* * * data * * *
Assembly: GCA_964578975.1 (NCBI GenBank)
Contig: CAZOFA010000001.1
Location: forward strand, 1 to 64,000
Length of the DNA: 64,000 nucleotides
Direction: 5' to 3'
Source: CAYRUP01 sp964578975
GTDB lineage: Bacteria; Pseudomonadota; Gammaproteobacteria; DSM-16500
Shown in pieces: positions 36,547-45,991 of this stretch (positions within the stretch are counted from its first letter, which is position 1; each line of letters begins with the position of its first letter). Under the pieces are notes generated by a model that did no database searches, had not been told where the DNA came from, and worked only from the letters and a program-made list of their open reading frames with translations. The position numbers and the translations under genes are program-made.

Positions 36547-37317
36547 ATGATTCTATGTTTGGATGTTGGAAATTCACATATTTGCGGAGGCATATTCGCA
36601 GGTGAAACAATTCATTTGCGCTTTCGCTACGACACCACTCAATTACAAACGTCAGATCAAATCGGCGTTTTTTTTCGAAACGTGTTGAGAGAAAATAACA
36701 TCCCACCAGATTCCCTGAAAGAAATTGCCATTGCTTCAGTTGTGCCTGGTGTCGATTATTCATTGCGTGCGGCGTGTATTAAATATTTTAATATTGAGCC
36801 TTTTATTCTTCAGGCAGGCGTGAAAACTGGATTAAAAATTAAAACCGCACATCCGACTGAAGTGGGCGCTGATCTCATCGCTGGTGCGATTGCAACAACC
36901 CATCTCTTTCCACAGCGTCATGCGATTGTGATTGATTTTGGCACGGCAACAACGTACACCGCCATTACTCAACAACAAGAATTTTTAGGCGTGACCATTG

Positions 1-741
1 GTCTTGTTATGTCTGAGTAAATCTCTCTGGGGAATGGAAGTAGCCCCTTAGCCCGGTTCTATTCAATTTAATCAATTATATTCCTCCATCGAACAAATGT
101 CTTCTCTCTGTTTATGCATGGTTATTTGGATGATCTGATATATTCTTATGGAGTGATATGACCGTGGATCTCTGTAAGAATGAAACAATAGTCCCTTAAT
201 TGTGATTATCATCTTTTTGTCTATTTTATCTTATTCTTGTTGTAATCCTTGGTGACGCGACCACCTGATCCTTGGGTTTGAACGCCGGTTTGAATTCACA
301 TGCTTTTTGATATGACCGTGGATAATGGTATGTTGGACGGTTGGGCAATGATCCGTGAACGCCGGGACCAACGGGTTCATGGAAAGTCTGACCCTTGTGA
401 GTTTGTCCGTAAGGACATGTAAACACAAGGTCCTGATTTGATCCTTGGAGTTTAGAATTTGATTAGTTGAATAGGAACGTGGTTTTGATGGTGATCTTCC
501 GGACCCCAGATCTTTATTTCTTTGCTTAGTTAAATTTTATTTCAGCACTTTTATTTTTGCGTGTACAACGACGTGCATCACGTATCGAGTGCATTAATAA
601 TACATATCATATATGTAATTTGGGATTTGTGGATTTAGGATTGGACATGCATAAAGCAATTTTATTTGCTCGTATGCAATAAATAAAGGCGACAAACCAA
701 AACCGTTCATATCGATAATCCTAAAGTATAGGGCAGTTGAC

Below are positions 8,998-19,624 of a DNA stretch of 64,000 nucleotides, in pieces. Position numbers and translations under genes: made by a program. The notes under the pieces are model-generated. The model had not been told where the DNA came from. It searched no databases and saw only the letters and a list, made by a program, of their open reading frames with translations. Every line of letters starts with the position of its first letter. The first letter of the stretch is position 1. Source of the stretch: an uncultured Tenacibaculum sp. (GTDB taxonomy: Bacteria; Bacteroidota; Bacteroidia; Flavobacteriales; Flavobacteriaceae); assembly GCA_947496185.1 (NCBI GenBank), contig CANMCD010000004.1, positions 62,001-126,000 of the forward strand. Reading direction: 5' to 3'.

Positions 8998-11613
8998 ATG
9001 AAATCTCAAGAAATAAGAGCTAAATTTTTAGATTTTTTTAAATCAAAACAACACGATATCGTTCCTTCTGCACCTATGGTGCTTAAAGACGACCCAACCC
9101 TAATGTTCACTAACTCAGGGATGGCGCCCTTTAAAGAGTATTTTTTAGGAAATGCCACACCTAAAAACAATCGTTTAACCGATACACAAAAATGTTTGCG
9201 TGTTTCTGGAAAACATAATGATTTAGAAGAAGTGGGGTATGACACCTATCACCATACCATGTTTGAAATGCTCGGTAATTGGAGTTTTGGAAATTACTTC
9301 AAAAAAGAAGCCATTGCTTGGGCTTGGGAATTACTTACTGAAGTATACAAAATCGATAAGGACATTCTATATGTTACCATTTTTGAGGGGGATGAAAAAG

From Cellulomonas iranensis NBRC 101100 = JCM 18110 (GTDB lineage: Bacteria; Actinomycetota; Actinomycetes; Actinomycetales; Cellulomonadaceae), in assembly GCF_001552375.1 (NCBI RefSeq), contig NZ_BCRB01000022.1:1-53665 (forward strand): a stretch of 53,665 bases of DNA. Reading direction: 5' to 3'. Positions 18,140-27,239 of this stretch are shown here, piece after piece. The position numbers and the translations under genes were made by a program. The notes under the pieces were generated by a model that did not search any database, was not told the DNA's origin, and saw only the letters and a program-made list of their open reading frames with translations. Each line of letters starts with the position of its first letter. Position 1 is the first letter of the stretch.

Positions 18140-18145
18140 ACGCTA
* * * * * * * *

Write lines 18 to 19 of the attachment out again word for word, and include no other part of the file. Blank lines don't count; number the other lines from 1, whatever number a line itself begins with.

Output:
201 TGTGATTATCATCTTTTTGTCTATTTTATCTTATTCTTGTTGTAATCCTTGGTGACGCGACCACCTGATCCTTGGGTTTGAACGCCGGTTTGAATTCACA
301 TGCTTTTTGATATGACCGTGGATAATGGTATGTTGGACGGTTGGGCAATGATCCGTGAACGCCGGGACCAACGGGTTCATGGAAAGTCTGACCCTTGTGA